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When it comes to major changes in consumer industries – good or bad – Millennials always seem to get blamed. This generation (ages 24-41 in 2018) is known for being more progressive than previous generations and is open to fresh ways of approaching systematic norms. When an industry’s old guard sees a disruption, Millennials are often viewed as the demographic that is responsible for the sea change.

Over the last year, Mintel analysts have discussed this generation at length with the global press. So, who are Millennials in 2018?

Millennials are…not leaving the house

(US) Millennials are too lazy to go out. 28% of younger Millennials drink at home because it takes too much effort to go out. From faux outrage to lengthy editorials defending the scrutinized generation, there was no bigger story that encapsulated how the media envisions Millennials in 2018.

(US) Millennials are redefining what it means to cook from scratch. 80% of Millennials cooked from scratch at least occasionally in 2017, up from 67% in 2015. However, what qualifies as cooking a meal varies among consumers. More men and younger adults feel like they’ve cooked a meal when they’ve used a microwave or a toaster oven.

Millennials are…killing everything

(UK) Millennials are killing alcohol. Usage of lower-alcohol drinks is significantly above average for 18-34-year-olds (41% vs 23% of Brits overall). A sizeable 61% of Brits believe getting drunk is “uncool,” declining to 41% of 18-24-year-olds and 47% of those aged 25-34.

(US) Millennials are killing the body hair stigma. 59% of women between 18-34 are interested in trying subscription services. Since our blog post on ending the female body hair stigma was published, brands have been offering formulas that maintain and even nourish female body hair for those who choose to keep it.

(US) Millennials are killing Thanksgiving. Tiny turkeys that weigh six pounds are replacing the oversized bird that Americans were once accustomed to. “Food waste is becoming an increasingly concerning issue,” said Michael Averbook, a food and drink analyst at Mintel Group. “Leftovers are part of the fun and tradition of the holidays, and this may be a small step for individuals to feel less wasteful and socially responsible.”

(US) Millennials are killing canned tuna. 32% of consumers aged 18-34 recently bought canned fish or shellfish, compared with 45% of those 55 years old and older. While some have pointed to the lack of can-openers and laziness, others have connected the dots to Millennials’ preference for fresher and less processed food.

Millennials are…spending on that special something

(UK) Millenials are spending all their money on pets. 54% of Millennial pet care buyers say they’d prefer to cut back spending on themselves than on their pets, while 30% of Millennial pet care purchasers say they like their pet to keep up with the latest trends (eg clothes, grooming styles). Special occasions are also a main draw, with 40% of Millennials spending just as much money on their pet at special events (such as Christmas or their birthday) as they would on a friend.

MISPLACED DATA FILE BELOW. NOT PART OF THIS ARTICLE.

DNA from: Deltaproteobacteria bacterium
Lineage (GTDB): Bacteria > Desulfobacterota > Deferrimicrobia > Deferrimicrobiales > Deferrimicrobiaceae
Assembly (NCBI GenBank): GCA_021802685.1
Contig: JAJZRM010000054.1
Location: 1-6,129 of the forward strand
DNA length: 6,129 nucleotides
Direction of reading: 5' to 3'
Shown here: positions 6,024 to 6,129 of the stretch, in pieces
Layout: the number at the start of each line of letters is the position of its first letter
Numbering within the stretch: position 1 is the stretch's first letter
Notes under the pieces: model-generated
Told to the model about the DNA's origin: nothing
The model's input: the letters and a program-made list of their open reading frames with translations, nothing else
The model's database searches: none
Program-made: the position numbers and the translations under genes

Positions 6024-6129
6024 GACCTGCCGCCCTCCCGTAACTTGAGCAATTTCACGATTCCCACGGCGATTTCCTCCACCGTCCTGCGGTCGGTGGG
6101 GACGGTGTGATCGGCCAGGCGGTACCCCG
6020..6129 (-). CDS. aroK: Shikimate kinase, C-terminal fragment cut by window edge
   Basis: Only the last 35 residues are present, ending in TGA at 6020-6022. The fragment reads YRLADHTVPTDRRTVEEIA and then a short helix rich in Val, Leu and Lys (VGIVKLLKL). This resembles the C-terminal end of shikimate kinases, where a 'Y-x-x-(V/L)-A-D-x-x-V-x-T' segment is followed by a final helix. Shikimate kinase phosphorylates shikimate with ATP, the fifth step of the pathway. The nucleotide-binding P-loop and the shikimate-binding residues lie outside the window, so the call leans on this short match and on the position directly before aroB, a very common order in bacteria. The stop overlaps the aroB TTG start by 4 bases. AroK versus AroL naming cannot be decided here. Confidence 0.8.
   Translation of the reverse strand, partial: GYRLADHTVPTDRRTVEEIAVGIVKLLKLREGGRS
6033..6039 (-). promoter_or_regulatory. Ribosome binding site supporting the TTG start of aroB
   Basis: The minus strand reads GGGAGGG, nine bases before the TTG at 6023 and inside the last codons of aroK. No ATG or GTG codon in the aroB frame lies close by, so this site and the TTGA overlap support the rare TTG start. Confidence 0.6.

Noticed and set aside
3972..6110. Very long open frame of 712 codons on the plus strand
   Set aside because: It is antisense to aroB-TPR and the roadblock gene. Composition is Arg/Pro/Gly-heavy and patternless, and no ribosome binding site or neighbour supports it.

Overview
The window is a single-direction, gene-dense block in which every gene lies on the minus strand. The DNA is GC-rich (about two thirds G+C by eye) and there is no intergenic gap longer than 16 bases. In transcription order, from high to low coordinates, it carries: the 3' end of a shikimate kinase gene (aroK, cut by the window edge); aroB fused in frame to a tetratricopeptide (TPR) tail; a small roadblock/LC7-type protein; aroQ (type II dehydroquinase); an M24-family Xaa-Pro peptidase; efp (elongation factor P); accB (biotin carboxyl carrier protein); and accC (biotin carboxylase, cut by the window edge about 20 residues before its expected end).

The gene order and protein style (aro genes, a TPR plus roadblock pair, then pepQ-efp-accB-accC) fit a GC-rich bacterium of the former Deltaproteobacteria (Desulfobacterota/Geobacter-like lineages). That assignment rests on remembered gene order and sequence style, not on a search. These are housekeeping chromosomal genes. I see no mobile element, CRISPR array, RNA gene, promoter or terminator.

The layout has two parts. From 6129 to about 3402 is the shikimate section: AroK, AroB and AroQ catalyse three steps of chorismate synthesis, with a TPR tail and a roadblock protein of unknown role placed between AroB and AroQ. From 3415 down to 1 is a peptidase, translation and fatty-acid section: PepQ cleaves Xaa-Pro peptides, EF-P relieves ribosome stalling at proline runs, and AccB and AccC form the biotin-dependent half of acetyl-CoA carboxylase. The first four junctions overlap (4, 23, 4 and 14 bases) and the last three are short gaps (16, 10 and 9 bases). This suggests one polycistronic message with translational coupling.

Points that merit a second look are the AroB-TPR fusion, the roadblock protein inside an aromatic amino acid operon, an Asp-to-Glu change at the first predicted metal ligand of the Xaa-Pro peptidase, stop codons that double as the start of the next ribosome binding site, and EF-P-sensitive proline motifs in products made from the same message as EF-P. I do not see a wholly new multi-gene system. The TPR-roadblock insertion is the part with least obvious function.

(US) Millennials are spending their money on houseplants. Whether it’s decorating the home, Instagram fodder or an alternative to a pet, Millennials are reviving the houseplant market.  Millennials are also citing environmental reasons, with 52% of home owners claiming to use houseplants to counter pollution.

Millennials are…cautious

(US) Millennials are cautious of credit cards. Younger consumers are growing more comfortable with credit card debt but aren’t warming to it the same way prior generations have. Many Millennials believe that credit cards can be a useful tool, but are wary of actually using them. One of the main reasons for this is college loans, a monthly payment that eats into monthly budgets for years. Young consumers also prefer to use debit over credit cards, often relying on debit cards to avoid credit card debt.

(UK) Millennials are afraid to touch raw meat. UK supermarket Sainsburys introduced touch-free packaging to help Millennials who are afraid to touch raw meat, citing 40% of young cooks prefer not to handle raw meat, compared with a little more than a quarter of the broader population.

How will Millennials disrupt things in 2019? Stay tuned as we continue to track the developments of this dynamic generation and what they mean to product innovation, purchasing habits and industry trends.

Over Millennials? Fair enough. Mintel also provides extensive coverage of iGens/GenZ, the next generation poised to be an even bigger challenge for marketers.